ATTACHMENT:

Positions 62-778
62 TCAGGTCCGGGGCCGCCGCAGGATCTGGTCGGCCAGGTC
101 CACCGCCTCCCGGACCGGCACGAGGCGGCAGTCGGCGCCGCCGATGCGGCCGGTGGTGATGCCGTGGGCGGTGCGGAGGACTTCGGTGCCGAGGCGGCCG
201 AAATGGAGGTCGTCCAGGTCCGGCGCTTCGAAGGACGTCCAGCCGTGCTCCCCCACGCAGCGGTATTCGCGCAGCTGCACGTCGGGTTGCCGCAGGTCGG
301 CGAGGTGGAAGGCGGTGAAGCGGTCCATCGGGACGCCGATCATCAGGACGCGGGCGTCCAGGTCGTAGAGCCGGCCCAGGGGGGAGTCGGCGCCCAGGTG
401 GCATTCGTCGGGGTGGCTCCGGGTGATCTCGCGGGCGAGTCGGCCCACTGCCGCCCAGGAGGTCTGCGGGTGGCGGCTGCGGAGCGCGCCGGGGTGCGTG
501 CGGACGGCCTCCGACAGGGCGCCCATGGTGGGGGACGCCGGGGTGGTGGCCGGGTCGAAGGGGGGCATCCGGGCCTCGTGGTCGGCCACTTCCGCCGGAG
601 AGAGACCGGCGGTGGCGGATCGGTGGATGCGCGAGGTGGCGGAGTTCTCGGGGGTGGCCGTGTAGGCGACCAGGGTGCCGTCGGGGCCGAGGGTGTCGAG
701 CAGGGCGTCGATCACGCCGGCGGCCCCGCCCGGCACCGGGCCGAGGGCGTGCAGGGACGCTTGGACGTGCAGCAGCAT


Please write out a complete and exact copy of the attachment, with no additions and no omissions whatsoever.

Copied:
Positions 62-778
62 TCAGGTCCGGGGCCGCCGCAGGATCTGGTCGGCCAGGTC
101 CACCGCCTCCCGGACCGGCACGAGGCGGCAGTCGGCGCCGCCGATGCGGCCGGTGGTGATGCCGTGGGCGGTGCGGAGGACTTCGGTGCCGAGGCGGCCG
201 AAATGGAGGTCGTCCAGGTCCGGCGCTTCGAAGGACGTCCAGCCGTGCTCCCCCACGCAGCGGTATTCGCGCAGCTGCACGTCGGGTTGCCGCAGGTCGG
301 CGAGGTGGAAGGCGGTGAAGCGGTCCATCGGGACGCCGATCATCAGGACGCGGGCGTCCAGGTCGTAGAGCCGGCCCAGGGGGGAGTCGGCGCCCAGGTG
401 GCATTCGTCGGGGTGGCTCCGGGTGATCTCGCGGGCGAGTCGGCCCACTGCCGCCCAGGAGGTCTGCGGGTGGCGGCTGCGGAGCGCGCCGGGGTGCGTG
501 CGGACGGCCTCCGACAGGGCGCCCATGGTGGGGGACGCCGGGGTGGTGGCCGGGTCGAAGGGGGGCATCCGGGCCTCGTGGTCGGCCACTTCCGCCGGAG
601 AGAGACCGGCGGTGGCGGATCGGTGGATGCGCGAGGTGGCGGAGTTCTCGGGGGTGGCCGTGTAGGCGACCAGGGTGCCGTCGGGGCCGAGGGTGTCGAG
701 CAGGGCGTCGATCACGCCGGCGGCCCCGCCCGGCACCGGGCCGAGGGCGTGCAGGGACGCTTGGACGTGCAGCAGCAT